May 10, 2022 – Amprion announces the National Institute of Neurological Disorders and Stroke (NINDS) has awarded an additional research grant of approximately $730,000 for continued validation of the SYNTap Biomarker Test (total award: $1.6 million, grant number: 5U44NS111672-03).
The research funds will be used to validate the quantitative adaptation of the SYNTap Biomarker Test, which detects misfolded α-Synuclein aggregates, a hallmark of synucleinopathies including underlying synuclein pathology in Alzheimer’s Disease, Mild Cognitive Impairment (MCI), Lewy Body Dementia (LBD), Multiple System Atrophy (MSA), and Parkinson’s Disease (PD).
The company expects research results to provide breakthrough insights to help accelerate the innovation of precision medicine for neurodegenerative diseases.
Why is validated biomarker testing for brain diseases so important? Consider this: More than 50 million people worldwide are affected by neurological conditions, including Alzheimer’s, Lewy Body Dementia, and Parkinson’s. This staggering number is rising, as 18 million new cases are added each year.
Historically, it has been challenging to diagnose different variants of Alzheimer’s Disease and Alzheimer’s Disease Related Dementias. The overlapping symptoms, especially in the early stages, often cause misdiagnosis, hindering effective treatment plans.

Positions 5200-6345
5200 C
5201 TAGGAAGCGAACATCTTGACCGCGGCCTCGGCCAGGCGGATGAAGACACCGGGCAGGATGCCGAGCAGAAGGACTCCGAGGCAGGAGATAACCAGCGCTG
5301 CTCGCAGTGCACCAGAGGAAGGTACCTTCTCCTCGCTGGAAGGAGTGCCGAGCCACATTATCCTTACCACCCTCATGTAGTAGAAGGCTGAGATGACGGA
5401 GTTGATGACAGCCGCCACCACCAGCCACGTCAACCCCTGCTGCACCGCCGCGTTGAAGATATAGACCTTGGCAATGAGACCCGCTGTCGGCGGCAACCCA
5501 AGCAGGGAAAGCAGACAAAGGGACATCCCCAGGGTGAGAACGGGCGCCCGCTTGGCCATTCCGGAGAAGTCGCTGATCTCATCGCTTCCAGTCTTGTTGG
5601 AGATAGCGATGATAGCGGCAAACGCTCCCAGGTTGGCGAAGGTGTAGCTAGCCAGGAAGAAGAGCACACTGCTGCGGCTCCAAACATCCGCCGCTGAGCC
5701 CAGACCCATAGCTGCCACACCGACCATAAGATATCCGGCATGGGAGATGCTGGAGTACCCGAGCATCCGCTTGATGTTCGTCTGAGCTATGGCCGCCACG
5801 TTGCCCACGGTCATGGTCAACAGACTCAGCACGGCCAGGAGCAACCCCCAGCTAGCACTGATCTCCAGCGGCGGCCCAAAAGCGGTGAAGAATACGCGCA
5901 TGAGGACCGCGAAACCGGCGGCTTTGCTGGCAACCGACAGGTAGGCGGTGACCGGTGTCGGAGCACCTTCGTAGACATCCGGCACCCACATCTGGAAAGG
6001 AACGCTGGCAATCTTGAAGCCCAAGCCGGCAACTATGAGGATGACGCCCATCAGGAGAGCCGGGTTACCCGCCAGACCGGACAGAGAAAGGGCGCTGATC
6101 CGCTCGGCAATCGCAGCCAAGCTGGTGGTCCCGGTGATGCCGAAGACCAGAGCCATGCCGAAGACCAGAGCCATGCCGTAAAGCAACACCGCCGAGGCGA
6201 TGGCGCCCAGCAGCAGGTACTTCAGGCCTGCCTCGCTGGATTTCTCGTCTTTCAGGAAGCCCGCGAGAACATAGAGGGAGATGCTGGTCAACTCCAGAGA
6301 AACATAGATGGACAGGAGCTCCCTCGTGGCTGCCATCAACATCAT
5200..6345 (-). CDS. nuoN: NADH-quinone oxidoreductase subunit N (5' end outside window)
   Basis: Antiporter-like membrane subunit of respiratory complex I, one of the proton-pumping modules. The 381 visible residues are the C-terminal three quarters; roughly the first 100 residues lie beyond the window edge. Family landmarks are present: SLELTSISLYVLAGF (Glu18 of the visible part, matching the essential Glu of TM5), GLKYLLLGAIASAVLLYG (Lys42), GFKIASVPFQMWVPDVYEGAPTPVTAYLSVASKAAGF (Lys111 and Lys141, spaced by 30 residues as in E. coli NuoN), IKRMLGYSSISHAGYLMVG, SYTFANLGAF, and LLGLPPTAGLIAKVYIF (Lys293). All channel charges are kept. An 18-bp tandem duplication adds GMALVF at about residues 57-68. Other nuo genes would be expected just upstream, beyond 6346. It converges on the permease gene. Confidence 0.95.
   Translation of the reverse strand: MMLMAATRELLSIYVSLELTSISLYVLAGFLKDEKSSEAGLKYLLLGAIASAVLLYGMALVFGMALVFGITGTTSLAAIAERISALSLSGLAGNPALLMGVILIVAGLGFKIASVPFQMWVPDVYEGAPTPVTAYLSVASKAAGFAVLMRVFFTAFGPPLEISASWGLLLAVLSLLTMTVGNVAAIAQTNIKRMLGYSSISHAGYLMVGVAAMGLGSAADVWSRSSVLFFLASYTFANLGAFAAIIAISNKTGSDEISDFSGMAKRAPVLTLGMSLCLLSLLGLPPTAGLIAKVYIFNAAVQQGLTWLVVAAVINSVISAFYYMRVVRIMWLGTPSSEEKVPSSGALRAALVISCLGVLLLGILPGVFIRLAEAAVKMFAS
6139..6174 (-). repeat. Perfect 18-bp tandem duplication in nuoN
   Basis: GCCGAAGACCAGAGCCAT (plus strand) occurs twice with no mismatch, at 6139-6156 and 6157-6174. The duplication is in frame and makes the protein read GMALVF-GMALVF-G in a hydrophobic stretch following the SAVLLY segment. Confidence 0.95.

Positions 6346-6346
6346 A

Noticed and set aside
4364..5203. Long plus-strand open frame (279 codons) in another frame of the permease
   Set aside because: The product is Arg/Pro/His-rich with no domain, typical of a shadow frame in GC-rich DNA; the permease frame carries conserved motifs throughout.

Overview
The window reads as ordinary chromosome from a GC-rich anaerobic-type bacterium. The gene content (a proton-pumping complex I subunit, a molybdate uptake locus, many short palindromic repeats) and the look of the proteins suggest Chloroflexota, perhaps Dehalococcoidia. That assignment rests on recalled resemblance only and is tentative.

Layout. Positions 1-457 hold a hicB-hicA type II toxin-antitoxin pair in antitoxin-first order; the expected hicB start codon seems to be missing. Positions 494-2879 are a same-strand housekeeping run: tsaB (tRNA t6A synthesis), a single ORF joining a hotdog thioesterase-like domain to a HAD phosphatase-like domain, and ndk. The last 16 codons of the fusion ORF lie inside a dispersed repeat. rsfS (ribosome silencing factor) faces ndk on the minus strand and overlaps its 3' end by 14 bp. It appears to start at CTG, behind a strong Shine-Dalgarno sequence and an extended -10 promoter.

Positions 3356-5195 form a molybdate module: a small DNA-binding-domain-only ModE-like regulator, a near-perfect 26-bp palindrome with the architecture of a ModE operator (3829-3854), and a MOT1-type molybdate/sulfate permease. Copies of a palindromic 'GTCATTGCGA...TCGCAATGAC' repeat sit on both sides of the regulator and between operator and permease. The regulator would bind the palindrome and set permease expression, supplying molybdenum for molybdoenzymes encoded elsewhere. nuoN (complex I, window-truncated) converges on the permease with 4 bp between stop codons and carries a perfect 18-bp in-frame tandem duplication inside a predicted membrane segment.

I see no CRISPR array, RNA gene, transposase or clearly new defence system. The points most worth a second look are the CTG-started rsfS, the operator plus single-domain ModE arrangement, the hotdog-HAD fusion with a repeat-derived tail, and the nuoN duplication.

“There is a critical need to develop biomarker tests that will aid accurate diagnosis for early detection and simultaneously speed the research and development of biomarker-targeted therapeutics,” remarked neuroscientist Claudio Soto, Ph.D., chief scientific officer and co-founder of Amprion. “While many biomarker tests have been proposed in the research community, very few can pass the rigorous process used to validate analytical and clinical usefulness. We are pleased to receive NINDS’ grant support to achieve these paramount objectives,” added Dr. Soto.
Upon receiving news on the research funding, Russ Lebovitz, MD, Ph.D., Amprion CEO, echoed, “A confident diagnosis helps doctors optimize personal treatment and management strategies. In addition, the advent of molecular testing sheds new light on R&D of biomarker-targeted drugs for precision medicine.”